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“Sometimes you gotta go through something to get to something,” whispered Usher to the sold-out Madison Square Garden audience at Friday night’s The UR Experience. It’s an adage he included in the liner notes of 2012’s Looking 4 Myself and remains appropriate, as the seasoned singer-dancer recently decided to delay the release of his eighth album indefinitely, after two under-performers. He’s said he “just ain’t ready” and wants more time to tinker with new material, and is stage-jumping in the meantime with the 90-minute arena spectacle that celebrates his 20-year career. But if the 36-year-old is hoping to move forward by thoroughly looking back, it might be a lost cause, because the tour doesn’t adequately honor the performer’s pop culture contributions and, therefore, his still-untouched potential.
After sets from opening acts DJ Cassidy and August Alsina, the always cool and casual R&B man first triggered fireworks after gliding through smoke in a studded leather jacket and a pair of red sneakers (and later gray glitter, and then gold). From 1997’s “My Way” to 2014’s “She Came to Give It to You,” his archive was beefed up with brass, bass and dance breaks — the latter being a big part of why the arena was packed to capacity for Usher alone. His routines were sharp, effortless and even playful at times, and he didn’t need to rely on constant gyrating to entertain (he only showed his abs once, nearly an hour into the show). But outside of an eight-measure solo dance moment during “OMG” (which was censored, along with his other songs, a welcome contrast to August’s countless F-bombs), audiences sparsely saw the expert spotlighting his uncanny knack for choreography, as he too often leaned on sporadic movements that must now be second nature to him.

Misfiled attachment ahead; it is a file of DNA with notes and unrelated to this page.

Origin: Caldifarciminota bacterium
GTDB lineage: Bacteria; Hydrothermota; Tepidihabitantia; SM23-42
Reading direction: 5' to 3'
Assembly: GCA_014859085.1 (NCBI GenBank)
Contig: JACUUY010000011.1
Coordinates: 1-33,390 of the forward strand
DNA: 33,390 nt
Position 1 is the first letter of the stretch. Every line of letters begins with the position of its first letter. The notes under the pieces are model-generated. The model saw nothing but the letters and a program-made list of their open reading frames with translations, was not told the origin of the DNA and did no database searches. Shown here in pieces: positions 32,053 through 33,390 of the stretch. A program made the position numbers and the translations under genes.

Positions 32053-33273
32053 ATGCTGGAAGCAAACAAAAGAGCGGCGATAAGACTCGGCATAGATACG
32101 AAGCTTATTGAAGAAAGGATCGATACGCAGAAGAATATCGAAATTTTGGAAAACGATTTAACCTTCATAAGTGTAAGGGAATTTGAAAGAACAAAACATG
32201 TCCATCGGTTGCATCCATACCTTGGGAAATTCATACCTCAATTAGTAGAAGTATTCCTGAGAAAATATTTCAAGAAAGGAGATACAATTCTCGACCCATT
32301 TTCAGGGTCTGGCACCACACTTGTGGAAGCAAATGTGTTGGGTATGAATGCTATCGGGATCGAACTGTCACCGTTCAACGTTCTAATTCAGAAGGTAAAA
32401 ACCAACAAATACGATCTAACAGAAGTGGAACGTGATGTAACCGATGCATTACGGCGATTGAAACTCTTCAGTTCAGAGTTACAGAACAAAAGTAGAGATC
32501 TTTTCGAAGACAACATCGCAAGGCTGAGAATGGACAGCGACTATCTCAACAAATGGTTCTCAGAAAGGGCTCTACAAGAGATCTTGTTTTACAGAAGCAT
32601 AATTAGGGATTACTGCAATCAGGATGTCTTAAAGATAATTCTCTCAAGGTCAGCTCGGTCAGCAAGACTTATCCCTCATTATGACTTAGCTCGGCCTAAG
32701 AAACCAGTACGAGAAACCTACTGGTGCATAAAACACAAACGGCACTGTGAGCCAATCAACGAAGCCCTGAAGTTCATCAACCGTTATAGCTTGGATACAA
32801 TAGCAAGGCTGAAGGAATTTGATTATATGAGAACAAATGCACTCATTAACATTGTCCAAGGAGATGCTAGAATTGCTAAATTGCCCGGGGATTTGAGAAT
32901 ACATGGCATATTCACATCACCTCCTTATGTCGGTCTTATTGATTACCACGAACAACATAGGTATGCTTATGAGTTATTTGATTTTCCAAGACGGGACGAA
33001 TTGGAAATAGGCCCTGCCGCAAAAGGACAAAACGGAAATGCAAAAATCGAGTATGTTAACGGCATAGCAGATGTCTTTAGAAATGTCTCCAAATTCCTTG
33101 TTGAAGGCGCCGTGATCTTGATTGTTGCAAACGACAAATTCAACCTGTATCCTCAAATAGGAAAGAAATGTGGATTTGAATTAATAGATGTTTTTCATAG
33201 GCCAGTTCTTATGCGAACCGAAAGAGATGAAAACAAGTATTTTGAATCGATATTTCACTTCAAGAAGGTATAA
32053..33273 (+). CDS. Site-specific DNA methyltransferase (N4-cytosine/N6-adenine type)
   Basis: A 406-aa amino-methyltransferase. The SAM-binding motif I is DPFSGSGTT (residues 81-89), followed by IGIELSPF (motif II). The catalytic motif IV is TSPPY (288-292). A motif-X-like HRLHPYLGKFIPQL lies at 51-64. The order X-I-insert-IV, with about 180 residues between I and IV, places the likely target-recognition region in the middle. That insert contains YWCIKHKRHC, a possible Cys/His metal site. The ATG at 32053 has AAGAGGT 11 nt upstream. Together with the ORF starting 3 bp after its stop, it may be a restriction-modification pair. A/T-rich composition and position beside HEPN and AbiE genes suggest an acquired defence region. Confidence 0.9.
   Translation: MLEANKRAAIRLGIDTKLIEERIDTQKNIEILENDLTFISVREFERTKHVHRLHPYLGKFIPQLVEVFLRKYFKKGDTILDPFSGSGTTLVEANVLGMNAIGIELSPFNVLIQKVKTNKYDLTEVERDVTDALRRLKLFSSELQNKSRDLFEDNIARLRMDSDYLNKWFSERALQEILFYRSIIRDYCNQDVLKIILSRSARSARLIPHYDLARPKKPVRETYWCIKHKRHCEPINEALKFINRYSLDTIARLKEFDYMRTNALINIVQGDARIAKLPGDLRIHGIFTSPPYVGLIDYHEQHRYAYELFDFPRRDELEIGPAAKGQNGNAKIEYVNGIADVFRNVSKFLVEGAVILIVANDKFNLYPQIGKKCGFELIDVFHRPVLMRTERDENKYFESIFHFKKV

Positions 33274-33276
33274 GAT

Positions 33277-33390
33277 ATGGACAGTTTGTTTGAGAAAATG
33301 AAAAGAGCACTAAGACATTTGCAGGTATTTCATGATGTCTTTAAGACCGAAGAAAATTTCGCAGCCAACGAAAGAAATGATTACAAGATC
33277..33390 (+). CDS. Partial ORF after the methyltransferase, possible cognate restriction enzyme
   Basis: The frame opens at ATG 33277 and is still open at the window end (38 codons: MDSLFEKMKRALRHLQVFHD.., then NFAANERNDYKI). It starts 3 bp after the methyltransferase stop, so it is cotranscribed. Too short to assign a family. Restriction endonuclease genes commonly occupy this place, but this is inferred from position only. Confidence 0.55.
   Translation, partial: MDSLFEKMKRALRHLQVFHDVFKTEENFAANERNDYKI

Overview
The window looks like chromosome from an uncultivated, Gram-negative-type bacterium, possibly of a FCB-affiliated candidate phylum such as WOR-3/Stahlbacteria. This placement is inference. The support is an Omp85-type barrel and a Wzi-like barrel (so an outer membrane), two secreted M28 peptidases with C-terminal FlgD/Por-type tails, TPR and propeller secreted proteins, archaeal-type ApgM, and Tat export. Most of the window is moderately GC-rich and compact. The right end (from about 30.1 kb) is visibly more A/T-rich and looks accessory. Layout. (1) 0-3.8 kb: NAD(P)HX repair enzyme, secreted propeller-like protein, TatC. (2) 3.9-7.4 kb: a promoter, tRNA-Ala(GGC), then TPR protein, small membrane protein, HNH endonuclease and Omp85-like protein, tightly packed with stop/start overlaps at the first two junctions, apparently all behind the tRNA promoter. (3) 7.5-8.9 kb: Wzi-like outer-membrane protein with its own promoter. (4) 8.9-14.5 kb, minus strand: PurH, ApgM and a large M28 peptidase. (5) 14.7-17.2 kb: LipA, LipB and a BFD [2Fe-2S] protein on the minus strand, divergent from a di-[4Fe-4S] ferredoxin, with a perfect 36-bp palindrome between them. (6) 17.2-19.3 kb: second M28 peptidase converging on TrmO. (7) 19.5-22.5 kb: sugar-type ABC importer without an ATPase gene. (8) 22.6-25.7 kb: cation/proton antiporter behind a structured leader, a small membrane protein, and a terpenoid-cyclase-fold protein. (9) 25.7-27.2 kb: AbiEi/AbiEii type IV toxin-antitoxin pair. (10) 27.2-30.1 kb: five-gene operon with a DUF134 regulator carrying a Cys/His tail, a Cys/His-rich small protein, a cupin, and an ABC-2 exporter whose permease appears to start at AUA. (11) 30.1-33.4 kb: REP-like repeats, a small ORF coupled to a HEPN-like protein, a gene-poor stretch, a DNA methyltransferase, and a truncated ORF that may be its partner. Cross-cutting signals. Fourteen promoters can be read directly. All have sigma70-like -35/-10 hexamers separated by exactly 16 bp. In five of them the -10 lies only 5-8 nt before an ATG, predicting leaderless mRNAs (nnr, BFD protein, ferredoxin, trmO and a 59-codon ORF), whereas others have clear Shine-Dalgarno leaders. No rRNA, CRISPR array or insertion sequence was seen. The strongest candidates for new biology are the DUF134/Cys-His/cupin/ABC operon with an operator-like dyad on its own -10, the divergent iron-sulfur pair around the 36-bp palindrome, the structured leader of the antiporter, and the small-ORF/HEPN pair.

Usher also shined vocally when he took the time to do so: bouncing his gold mic stand during “Caught Up,” hitting the top of his range on “Climax,” adding extra runs to “U Remind Me,” impressively closing “Burn” a cappella, and returning with an encore of a full-out “Without You,” which he dedicated to God. Did he really need the randomly activated risers, the 90-second drum solo or the distracting generic graphics of fish and Chinese dragons? A little smoke and fire is fine when watching the song-and-dance man — and even the interlude of asking five female attendees to show the best moves on “Bad Girl” was at least humorous in turning the “sing to someone onstage” trope on its head — but it’s odd that the beloved coach of The Voice, on which he authentically encourages insecure contestants to proudly tout their individual strengths, would bring attention to anything but, when it comes to his own retrospective.
Even more so, his notable tracks were often shortened to hit the next memorable chart-topper; at one point, “Confessions Part II” was interrupted for a short chat with the DJ, who then spun snippets of Usher’s hottest collaborations while the singer simply stood on the booth and sang along every now and then. And toward the end of the show, Usher brought out his now-signature Davy Crockett-like hat and had the audience loudly sing his set’s remaining numbers with the nine-person band.
Though Usher Raymond IV wasn’t properly “experienced” in the arena, the singer did thank his fans for gathering to watch him in his element. “Hello — it’s been some time since I’ve been here at Madison Square Garden,” he humbly admitted in the middle of the show. “No matter how long it has taken for me to get back here, it’s like I’m right back at home.” Hopefully on a future tour, MSG ticketholders won’t be watching an artist sell himself short.
Love in This Club
You Make Me Wanna…
Nice & Slow
U Remind Me
She Came to Give It to You
That’s What It’s Made For
Hey Daddy / My Boo / I Need a Girl
Lovers and Friends
I Don’t Mind
There Goes My Baby
U Got It Bad
U Don’t Have to Call
DJ Got Us Fallin’ in Love
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